Move More Scotland is a Macmillan initiative designed to help people living with cancer in Scotland to remain active, both throughout their treatment and afterwards. There are four activities to choose from, all designed specifically for people affected by cancer, led or supported by volunteers. There has been huge support for the Move More Scotland programme from external organisations. Working in partnership with local authorities and leisure trusts has allowed Move More Scotland to be delivered within local community venues, sports centres and libraries. Classes and groups are free, accessible and welcoming to all – some can even be attended by carers, family or friends.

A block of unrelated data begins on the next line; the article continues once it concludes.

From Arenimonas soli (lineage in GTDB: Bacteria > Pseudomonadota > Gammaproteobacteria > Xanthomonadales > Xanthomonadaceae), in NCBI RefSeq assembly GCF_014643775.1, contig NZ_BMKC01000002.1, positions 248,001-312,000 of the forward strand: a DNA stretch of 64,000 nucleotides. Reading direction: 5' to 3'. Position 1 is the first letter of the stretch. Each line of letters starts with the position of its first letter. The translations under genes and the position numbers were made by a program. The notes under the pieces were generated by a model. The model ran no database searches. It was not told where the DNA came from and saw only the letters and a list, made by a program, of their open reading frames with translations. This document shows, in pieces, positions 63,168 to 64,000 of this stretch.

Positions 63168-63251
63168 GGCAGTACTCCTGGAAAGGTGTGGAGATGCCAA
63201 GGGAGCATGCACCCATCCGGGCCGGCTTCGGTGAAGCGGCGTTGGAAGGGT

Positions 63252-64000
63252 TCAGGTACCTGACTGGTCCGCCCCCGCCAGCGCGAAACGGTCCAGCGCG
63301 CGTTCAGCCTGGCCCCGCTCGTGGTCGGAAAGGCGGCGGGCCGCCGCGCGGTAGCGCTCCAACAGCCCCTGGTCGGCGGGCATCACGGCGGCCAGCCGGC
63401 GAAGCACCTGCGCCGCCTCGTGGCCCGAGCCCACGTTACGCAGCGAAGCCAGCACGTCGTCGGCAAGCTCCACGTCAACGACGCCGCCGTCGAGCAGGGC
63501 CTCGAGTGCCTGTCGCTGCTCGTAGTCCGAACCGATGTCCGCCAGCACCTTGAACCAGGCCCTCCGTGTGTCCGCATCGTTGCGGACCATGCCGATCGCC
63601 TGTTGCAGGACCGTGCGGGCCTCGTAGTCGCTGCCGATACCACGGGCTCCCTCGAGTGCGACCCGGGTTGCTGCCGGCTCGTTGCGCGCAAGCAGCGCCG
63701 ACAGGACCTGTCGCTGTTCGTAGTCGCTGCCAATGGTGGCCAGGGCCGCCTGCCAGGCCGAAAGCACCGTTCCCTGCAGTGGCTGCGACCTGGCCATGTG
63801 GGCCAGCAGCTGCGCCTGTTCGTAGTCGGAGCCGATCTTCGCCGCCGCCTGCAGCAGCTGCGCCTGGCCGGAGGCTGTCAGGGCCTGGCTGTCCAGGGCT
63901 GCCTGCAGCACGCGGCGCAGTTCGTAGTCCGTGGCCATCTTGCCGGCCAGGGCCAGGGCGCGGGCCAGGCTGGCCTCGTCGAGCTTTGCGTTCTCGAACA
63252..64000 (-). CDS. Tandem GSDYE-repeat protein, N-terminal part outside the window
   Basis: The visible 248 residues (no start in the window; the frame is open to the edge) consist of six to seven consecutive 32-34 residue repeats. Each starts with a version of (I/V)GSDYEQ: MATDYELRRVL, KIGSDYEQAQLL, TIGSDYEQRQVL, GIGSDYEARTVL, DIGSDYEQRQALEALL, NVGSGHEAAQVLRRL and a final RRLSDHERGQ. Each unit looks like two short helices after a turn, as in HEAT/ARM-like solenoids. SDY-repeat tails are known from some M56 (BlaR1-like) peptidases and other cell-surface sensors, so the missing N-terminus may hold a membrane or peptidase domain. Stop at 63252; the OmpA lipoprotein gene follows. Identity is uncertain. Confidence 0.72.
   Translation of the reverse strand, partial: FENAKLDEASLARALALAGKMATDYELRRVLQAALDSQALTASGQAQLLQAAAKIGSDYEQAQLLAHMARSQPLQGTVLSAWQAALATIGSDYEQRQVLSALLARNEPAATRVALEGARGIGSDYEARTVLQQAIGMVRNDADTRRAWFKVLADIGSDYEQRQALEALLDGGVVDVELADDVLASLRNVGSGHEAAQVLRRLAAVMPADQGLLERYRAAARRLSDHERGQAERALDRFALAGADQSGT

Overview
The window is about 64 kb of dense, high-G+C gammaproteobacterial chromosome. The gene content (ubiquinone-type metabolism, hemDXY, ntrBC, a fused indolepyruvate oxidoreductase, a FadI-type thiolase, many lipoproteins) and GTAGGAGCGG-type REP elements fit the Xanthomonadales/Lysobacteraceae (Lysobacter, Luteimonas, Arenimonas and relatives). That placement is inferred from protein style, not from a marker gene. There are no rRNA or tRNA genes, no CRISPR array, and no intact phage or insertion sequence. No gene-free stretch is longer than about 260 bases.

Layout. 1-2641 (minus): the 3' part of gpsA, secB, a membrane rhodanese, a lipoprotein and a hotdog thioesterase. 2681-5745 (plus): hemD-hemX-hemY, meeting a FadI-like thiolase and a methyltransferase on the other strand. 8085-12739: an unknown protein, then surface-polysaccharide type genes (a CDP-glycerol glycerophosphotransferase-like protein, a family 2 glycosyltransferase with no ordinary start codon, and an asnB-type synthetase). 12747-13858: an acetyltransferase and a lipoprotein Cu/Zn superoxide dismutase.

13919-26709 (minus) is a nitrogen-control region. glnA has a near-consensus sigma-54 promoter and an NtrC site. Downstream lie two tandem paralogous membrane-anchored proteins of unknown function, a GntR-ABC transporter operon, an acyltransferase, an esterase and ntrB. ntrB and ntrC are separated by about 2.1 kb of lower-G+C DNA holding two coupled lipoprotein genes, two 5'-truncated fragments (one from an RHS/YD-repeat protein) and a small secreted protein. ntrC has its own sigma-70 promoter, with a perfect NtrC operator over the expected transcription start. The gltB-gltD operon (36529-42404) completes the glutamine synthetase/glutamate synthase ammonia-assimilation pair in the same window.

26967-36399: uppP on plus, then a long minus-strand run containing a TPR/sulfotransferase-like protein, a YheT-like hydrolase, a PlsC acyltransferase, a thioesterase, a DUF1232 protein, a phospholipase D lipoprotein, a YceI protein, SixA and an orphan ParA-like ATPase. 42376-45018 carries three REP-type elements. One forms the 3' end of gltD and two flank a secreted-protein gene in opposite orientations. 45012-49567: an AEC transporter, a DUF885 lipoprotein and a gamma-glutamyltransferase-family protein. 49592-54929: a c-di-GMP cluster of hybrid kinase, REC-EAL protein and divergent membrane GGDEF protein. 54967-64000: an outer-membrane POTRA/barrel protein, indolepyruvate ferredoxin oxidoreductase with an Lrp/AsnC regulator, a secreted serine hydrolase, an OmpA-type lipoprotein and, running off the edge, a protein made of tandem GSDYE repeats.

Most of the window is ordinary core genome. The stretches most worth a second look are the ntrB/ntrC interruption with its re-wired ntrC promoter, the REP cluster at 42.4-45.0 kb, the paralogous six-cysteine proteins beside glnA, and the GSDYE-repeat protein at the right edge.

We went to see the four physical actvity opportunities on offer startng with the impressive new Macmillan allotment schemes in Bellahouston and Gartnavel. The gardens are run by volunteers who are involved in planning, sowing seeds, planting, growing and generally caring for the gardens. They also offer a cuppa and a listening ear for participants who are affected by cancer, encouraging them to get moving and signposting to other services.The walled garden and grass caterpillars were a delight to see and we were impressed with the accessible layout of the gardens which provide an area of escape, peace and tranquillity. A fundraising team corporate offer resulted in Boots managers getting involved in shaping the Victorian gardens at Provan Hall, weeding, planting the sensory herb wheel, cleaning and painting benches, all tasks identified and managed under the guidance of our lead volunteer Ian.